I hear people saying that what Apple is doing within these lawsuits is hurting the competition, stifling it to keep the iPad on top.  Maybe if the competing companies (I’m looking at you Samsung) would innovate instead of imitate, then I wouldn’t have to write a blogpost regarding competition.

I’m sure you can design a tablet with a different hardware design and yet make it functional for people too at the same time.  Google was able to achieve this!  They unveiled their new Nexus 7″ tablet and it doesn’t look anything like the iPad nor does the software interface either.  It looks original, hardware and software.  So if Google can pull it off, so can other companies.  Personally, I don’t like it.  It looks ugly with the large bezels.  

While I’m on the subject of Google, in relation to competition, I have a bone to pick with Google.  

As I said, I’m all for competition, but when does hypocrisy become competition or vice versa?  Let me explain what I mean.  

Google this morning announced a Siri-like competitor.  On multiple occasions, Eric Schmidt, former CEO and current co-advisor to current CEO, Larry Page, is quoted as calling “Siri a threat to competition.”  He testified in a congressional hearing that Siri is a “significant development” and says it is an “entirely new approach to search technology.”

Yes, I agree with him that Siri is a new approach to search technology.  But you’re just scared that Google will become less relied upon among iOS device users.  Yes, Siri does go around google.  When you tell Siri to look up a restaurant review, it doesn’t use Google.  Instead of going straight to Google, it goes straight to the most reliable source, Yelp!.  That makes perfect logical sense.  Siri takes Google out of the middleman position and instead directs your query to the most relevant site out there.  In a technological world, that makes perfect sense.  And by going straight to the relevant source, users won’t have to expend as much data (since data is becoming a precious mobile resource like water is to survival) as they would have if they had to go to google first and then to the relevant website. 

But Mr. Schmidt was at Congress, saying that Siri will hurt competition.  How can it?  Apple took search to a whole new level!  That’s innovation, Mr. Schmidt!  So in other words, Mr. Schmidt, you want to punish Apple for being innovative just so Google can stay the number one search engine in the world?  

So today, Google launched a Siri-like competitor.  Ok Google, is it powered by Nuance, the same people that power Siri?  Does your program understand and extract the key phrases of a sentence or question and pull in the necessary words to perform a specific function?  Is it powered by Google search, taking users straight to Google for answers and then do the end-users have to tap on the relevant answer or issue another voice command, or will it bypass your search engine completely and take your users to Yelp! for restaurant reviews directly?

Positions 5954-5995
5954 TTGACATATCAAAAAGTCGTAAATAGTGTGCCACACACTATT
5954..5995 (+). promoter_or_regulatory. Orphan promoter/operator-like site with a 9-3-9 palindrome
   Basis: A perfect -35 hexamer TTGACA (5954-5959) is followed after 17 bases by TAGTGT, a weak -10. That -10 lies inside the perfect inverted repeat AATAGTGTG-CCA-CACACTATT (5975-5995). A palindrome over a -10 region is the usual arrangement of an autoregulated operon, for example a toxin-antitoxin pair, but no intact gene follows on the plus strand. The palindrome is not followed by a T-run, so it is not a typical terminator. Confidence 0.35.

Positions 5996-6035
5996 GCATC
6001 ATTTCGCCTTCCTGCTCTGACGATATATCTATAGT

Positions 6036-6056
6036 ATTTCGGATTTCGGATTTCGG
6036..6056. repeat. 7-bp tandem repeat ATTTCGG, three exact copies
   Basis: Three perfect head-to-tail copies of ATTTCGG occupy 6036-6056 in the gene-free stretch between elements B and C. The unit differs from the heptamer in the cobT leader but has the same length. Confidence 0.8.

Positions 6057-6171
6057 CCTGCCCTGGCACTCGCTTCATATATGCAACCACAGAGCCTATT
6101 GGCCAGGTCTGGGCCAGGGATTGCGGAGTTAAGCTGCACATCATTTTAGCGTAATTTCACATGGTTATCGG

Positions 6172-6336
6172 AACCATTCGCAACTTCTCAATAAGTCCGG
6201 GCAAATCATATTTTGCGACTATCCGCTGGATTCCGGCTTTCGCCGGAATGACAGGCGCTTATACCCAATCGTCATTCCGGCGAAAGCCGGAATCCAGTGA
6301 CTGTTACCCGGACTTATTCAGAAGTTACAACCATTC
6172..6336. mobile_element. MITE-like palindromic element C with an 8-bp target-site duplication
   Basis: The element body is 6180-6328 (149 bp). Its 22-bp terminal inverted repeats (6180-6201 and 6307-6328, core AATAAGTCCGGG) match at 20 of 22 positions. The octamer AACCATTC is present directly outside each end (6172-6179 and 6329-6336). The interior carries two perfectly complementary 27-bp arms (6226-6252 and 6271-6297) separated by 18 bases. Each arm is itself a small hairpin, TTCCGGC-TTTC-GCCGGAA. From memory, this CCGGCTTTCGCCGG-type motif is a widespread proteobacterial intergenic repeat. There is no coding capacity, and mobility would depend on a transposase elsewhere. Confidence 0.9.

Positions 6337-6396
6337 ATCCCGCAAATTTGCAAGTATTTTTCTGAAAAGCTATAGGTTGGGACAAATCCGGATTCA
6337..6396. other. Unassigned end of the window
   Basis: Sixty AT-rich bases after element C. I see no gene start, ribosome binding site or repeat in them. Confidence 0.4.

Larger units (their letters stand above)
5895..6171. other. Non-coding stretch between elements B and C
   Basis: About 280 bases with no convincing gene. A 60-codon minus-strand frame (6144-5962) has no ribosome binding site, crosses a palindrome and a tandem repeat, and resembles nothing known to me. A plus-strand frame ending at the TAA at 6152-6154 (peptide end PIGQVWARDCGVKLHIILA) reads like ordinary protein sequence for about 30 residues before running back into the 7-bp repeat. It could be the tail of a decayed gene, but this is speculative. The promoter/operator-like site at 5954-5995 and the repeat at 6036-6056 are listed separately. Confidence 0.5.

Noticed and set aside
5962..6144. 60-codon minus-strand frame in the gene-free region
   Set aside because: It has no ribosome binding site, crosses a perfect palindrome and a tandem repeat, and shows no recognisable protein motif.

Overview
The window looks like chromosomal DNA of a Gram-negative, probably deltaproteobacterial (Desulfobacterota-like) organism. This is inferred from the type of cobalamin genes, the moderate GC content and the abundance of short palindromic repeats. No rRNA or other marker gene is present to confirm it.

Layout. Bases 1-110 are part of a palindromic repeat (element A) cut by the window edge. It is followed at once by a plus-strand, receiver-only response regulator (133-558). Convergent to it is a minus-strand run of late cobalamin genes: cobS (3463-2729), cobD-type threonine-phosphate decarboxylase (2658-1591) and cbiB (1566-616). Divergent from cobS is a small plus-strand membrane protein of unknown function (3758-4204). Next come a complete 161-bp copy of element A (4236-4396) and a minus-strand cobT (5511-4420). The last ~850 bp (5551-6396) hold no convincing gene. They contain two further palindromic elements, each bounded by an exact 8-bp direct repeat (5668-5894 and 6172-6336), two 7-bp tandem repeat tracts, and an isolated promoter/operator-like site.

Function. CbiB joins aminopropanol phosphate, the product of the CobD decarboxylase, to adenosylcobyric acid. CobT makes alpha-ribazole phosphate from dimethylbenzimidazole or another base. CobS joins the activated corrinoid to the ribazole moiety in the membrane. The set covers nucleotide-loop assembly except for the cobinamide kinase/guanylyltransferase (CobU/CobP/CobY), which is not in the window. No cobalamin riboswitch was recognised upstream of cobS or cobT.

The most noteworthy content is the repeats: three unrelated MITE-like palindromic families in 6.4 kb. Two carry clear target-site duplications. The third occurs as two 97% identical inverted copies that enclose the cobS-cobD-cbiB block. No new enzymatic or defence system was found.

So Google called Siri a threat and a few months later, they release their own version of it.  If their Siri-like program takes users straight to Google search or other Google app before taking the user to their desired result, is that innovation?  I guess so, but it’s backwards because Siri takes users straight to their relevant answer right away bypassing search.  If Google’s Siri-like app takes users straight to the relevant source like Siri does for iOS users, then that’s straight up imitation.  Schmidt’s testimony at Congress should be repealed at this point since they developed something to compete with Apple, when they said that it would hurt competition.  

Schmidt should not have said that it is a threat to competition, but rather have just let it be and developed your own app or program.  The way he used Congress makes it look like a huge publicity circus.  Our government has more important things to worry about rather than turning the congressional house floor into a place of clowning around.  

Google, make your app, but know this…by making your Siri competitive app, you can no longer call Siri a threat to competition.  You’ve lost that right.  

And Samsung, hire some people who are creative and who will innovate for you rather than imitate other produces.  I’m sure you can produce great things with the right people in your company.  

What do you think?  Agree?  Disagree?  Do you feel like enough is a enough with the lawsuits?  Do you believe that if a company feels wrongly violated with a patent misuse, it should be able to defend itself?  What about Google?  Do you feel like they are hypocrites for launching their own Siri competitor when they called that new search method a threat?  

Please feel free to post intelligent comments.  I also invite my readers to do your own research and formulate your own opinions.  I hope I was able to spur some thought for you as you read this.  Let’s all be well informed readers.